Dr. Douglass Toth
1223 College Ave, Suite 100
Santa Rosa, CA

Shoulder Pain

The shoulder and its wide range of motion involves three main joints, the glenohumeral joint, the acromioclavicular joint and the scapulothoracic joint (a pseudo joint where the scapula glides on the ribs next to the spine in the mid back).  Because of the complex nature of these three joints the shoulder is vulnerable to a wide range of injuries.   There are bursae, cartilage, many tendons and muscles, a large joint capsule, and a large bundle of nerves and blood vessels called the brachial plexus that pass around the glenohumeral joint.

Common conditions related to the shoulder are:

Tight Shoulders

  • Torn rotator cuff
  • Bursitis
  • Frozen shoulder syndrome
  • Tendonitis
  • A/C Separation
  • Arthritis

Traumatic injury mostly results in torn muscles, damaged cartilage, fracture, dislocation, or damaged brachial plexus where some pulling of the arm can tear the nerves coming from the spine.   Repetitive strain from computer work, lifting or carrying can generate a chronic muscle tension problem that interferes with work, sleep or other important activities with family and personal hobbies.  Inflammation around the shoulder usually involves the joint capsule, the busrsa and the tendons that attach to the humerus and scapula.


Treatment will involve an assessment of the movement and structure of the shoulder using orthopedic and neurological tests, followed by chiropractic adjustments some trigger point therapy and self care instructions.  Proper stretching and strengthening and home therapies are often prescribed to resolve the complaint as well. If necessary x-rays or MRI can be used to reach a more conclusive diagnosis if preliminary assessments are insufficient.

Contact Dr. Douglass Toth’s office by phone at 707-526-1390 or via email to schedule an appointment and ease any soreness you may be feeling due to tight shoulder muscles today.


What Causes Shoulder Pain?

Common causes of shoulder pain include:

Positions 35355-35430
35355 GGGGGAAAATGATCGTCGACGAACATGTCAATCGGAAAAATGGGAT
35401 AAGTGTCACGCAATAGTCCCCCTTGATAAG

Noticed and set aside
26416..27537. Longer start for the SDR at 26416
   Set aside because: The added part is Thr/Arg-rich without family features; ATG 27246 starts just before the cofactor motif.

• Arthritis
  • Broken arm or shoulder
  • Spinal cord injury
  • Heart attack
  • Bone spurs
  • Torn cartilage and rotator cuff
  • Swollen tendons

How is Shoulder Pain Treated?

Depending on the cause and severity of your shoulder pain, your doctor can recommend occupational or physical therapy, a sling or shoulder immobilizer, or surgery.

Many doctors prescribe NSAIDs or corticosteroids for mild to moderate acute pain. Minor shoulder pain can be treated at home by ice or heat. Putting ice directly on your skin can lead to frostbite. Instead, use an ice bag. In many cases, resting for short periods can alleviate pain.


How Can I Prevent Shoulder Pain?

Here are some tips to prevent shoulder pain:

  • If you experience shoulder pain when performing an activity, stop performing it for some time
  • Try shoulder exercises that stretch and strengthen muscles and rotator-cuff tendons
  • To avoid overworking your shoulder, cross-train
  • Always warm up before exercising

Can a Chiropractor Help With Shoulder Pain?

Yes. Your chiropractor will order X-rays and other tests to get to the root cause of the problem. They will ask you some questions and may conduct some physical tests. Based on their findings, the professional will create a treatment plan.

Here are some ways in which a chiropractor can help relieve shoulder pain:

  • The professional will make sure the clavicle, shoulder, and scapula are properly aligned
  • Your chiropractor will use myofascial therapy to release the fascia and reduce tension
  • The professional will use different techniques and equipment to decrease inflammation, increase blood flow, and break up scar tissues

What is a Frozen Shoulder?

Frozen shoulder or adhesive capsulitis is characterized by stiffness and pain in the shoulder joint. The condition usually occurs in individuals who have kept their arm immobilized for a long period.

Frozen shoulder involves pain that develops gradually. It can take a very long time (sometimes several months) to heal. Many doctors recommend stretching exercises for pain relief. When pain persists, doctors inject corticosteroids and numbing medication into the patient’s joint capsule. If nothing works, doctors recommend surgery to loosen the joint capsule.